Petition Targeting Murdoch Swamps Australian Parliament’s Website
Most Australians would probably not choose to spend their weekends browsing Parliament’s website.
But a petition calling for a public inquiry into Rupert Murdoch’s media empire in Australia, posted by a former prime minister, generated so much interest over the weekend that it overwhelmed the website’s cyberdefenses and shut down access to the document.
The petition — posted on Friday by former Prime Minister Kevin Rudd — asks the government to establish a Royal Commission, the country’s highest form of inquiry, into the dominance of Australian media by Mr. Murdoch’s News Corp and its impact on the country’s political landscape.
“Murdoch has become a cancer — an arrogant cancer on our democracy,” Mr. Rudd said in a Twitter video on Friday. An inquiry, he added, would “maximize media diversity ownership for the future lifeblood of our democratic system.”
The move was a very public attempt to challenge Mr. Murdoch, 89, and his global media empire, which contributed to the rise of right-wing politics and helped reshape democratic governments around the world.
In the United States, Mr. Murdoch’s Fox News Channel and New York Post have been leading supporters of President Trump and critics of President Obama and other Democrats. His British newspapers are conservative stalwarts and one of them, the tabloid The Sun, was a leading booster of the successful campaign for Britain to leave the European Union.
But nowhere is his influence greater than in Australia, where News Corp controls about two-thirds of daily newspaper circulation, and Mr. Murdoch also controls prominent news channels like Sky News Australia.
Ousted prime ministers like Mr. Rudd, of the center-left Australian Labor Party, have said News Corp and its outsized presence were partly to blame for their falls. And, critics say, News Corp outlets have undermined efforts to fight climate change, pushed governments into hard-line policies on issues like migration, and employed language and images widely seen as racist.
The company did not immediately respond to a request for comment. Mr. Murdoch has said that he is a climate-change skeptic, and his outlets have repeatedly denied charges of racism.
A center-right former prime minister, Malcolm Turnbull, has also been very vocal about his clashes with Mr. Murdoch, who he says helped drive him from power, in favor of a politician farther to the right.
By Monday night, over 200,000 people had signed Mr. Rudd’s petition — even as technical issues over the weekend prevented some users from accessing the site.
Such was the volume of traffic that it triggered defenses designed to stop bots from manipulating the site, the Australian House of Representatives said, adding that the website saw a 500 percent spike in traffic over the weekend.
The site has since increased its capacity, it said, and the petition will close on Nov. 4.
Even if support for the petition rises, the government, a coalition of conservative parties, is unlikely to approve a Royal Commission, and would not want to antagonize Mr. Murdoch, media and political analysts say.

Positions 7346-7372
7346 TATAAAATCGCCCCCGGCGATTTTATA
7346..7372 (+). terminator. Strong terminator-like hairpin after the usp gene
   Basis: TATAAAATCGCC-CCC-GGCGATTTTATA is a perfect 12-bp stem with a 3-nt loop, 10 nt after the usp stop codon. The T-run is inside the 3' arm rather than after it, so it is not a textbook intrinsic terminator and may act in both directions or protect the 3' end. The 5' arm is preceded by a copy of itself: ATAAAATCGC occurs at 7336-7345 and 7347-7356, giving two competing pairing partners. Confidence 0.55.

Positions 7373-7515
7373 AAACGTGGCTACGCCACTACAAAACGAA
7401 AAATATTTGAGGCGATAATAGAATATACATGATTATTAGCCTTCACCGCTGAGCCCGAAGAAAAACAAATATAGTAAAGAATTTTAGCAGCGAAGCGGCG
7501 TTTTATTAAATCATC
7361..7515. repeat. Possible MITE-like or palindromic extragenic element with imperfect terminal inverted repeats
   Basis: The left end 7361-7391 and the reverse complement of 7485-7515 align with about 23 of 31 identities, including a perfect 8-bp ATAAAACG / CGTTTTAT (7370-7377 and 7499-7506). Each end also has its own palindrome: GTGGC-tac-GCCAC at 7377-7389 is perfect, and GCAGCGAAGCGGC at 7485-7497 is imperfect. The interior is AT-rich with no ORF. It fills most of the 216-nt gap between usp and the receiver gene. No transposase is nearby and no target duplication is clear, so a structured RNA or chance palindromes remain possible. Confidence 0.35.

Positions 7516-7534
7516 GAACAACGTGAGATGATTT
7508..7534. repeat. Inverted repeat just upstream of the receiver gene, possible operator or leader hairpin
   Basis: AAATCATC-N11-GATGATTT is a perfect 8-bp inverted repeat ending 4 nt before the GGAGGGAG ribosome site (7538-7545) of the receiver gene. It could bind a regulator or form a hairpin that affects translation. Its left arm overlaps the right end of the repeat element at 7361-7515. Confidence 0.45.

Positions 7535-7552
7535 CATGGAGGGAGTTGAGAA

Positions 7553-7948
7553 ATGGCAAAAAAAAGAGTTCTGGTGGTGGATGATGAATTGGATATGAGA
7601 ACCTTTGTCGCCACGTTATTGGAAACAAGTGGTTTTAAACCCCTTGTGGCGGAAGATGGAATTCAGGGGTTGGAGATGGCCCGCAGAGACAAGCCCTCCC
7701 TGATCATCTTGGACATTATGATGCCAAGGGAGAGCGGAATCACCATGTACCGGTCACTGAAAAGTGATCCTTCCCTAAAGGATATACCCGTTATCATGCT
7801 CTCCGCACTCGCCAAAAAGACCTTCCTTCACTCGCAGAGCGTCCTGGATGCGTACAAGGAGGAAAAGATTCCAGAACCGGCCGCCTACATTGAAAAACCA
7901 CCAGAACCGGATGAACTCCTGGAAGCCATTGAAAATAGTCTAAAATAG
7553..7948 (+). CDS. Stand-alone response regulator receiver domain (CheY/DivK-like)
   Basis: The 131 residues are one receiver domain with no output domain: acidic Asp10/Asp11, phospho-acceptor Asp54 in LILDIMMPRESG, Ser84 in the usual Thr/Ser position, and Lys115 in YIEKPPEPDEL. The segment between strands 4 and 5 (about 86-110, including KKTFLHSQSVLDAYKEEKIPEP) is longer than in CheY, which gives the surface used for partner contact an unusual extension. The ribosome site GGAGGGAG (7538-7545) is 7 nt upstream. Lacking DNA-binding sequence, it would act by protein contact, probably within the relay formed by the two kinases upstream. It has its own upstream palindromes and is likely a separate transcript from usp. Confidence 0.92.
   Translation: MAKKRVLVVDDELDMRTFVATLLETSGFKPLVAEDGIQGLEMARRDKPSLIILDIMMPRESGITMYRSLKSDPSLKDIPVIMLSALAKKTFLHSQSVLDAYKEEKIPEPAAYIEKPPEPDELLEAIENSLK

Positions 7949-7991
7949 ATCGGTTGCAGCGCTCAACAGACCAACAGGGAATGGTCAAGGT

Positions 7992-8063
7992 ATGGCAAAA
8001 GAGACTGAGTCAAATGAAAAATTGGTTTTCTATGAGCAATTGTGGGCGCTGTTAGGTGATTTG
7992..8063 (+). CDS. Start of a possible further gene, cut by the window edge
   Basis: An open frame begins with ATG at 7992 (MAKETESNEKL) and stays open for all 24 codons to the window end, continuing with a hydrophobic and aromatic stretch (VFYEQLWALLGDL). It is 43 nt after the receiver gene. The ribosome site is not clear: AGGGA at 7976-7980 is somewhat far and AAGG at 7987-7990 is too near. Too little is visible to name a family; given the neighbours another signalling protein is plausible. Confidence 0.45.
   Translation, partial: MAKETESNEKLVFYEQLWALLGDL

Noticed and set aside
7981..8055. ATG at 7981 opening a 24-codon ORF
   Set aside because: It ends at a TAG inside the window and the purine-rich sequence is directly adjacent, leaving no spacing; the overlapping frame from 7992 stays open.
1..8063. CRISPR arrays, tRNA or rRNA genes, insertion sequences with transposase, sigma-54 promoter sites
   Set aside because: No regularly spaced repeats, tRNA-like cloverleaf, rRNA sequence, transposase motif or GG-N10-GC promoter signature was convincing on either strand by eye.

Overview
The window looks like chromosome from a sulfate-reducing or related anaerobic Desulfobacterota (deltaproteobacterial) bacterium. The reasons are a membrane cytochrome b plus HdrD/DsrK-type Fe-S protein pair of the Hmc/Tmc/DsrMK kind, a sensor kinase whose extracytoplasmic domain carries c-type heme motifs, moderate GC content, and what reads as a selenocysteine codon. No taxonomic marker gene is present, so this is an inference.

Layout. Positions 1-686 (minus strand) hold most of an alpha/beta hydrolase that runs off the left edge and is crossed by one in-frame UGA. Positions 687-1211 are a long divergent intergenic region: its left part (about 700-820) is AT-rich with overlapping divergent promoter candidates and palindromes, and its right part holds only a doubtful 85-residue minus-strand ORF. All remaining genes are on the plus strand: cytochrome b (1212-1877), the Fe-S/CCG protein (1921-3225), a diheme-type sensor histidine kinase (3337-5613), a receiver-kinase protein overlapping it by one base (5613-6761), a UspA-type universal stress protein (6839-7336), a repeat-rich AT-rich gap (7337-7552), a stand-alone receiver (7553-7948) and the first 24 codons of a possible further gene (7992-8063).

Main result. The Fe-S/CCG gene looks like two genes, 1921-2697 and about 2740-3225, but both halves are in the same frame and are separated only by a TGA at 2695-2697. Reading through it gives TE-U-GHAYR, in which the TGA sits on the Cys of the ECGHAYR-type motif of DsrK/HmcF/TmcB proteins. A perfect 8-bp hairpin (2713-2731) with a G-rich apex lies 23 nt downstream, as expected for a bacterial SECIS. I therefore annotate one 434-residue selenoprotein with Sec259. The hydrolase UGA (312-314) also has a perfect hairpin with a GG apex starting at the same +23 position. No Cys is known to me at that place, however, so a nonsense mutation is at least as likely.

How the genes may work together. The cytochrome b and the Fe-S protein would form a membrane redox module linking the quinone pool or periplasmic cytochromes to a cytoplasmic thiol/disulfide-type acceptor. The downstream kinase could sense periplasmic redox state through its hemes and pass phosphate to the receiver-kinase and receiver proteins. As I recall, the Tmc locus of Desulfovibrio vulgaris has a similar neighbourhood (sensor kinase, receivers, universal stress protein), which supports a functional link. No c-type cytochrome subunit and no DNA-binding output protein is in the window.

Even Anthony Albanese, the head of the opposition Labor party, has distanced himself from the petition filed by Mr. Rudd, who has long called for an investigation into News Corp’s influence in Australia. Mr. Rudd served as Australia’s prime minister from 2007 to 2010, and for a few months in 2013, and is currently the president of the Asia Society Policy Institute.
But the petition has tapped into a “a deep reservoir of discontent and frustration,” said Timothy Dwyer, an associate professor of media and communications at the University of Sydney, particularly among younger, center-left voters who oppose the climate change skepticism that has been a feature of Mr. Murdoch’s media outlets.
David McKnight, an associate professor of media at the University of New South Wales, said Mr. Murdoch’s role in Australia highlighted the need for more public interest journalism.
“Mr. Murdoch has a long history of interfering or trying to swing the result in elections,” he said. The blurring of opinion and news, and the shift in media consumption to online and social media, have given more even weight to News Corp, he added.
Critics have pointed to a New York Times interview, published on Saturday, with one of Mr. Murdoch’s adult children, James Murdoch, who was once seen as a potential successor to run his father’s business. James Murdoch said that he had resigned from the News Corp board because of growing discomfort over the agenda of Fox News and other outlets.
“A contest of ideas shouldn’t be used to legitimize disinformation,” he said.
Even without immediate action from the government, analysts say anger against the elder Mr. Murdoch will continue to simmer.
The question is whether a movement to build more media diversity — and in turn, address Mr. Murdoch’s dominance — will gain more momentum in the future, said Mr. McKnight. “People have long memories,” he said.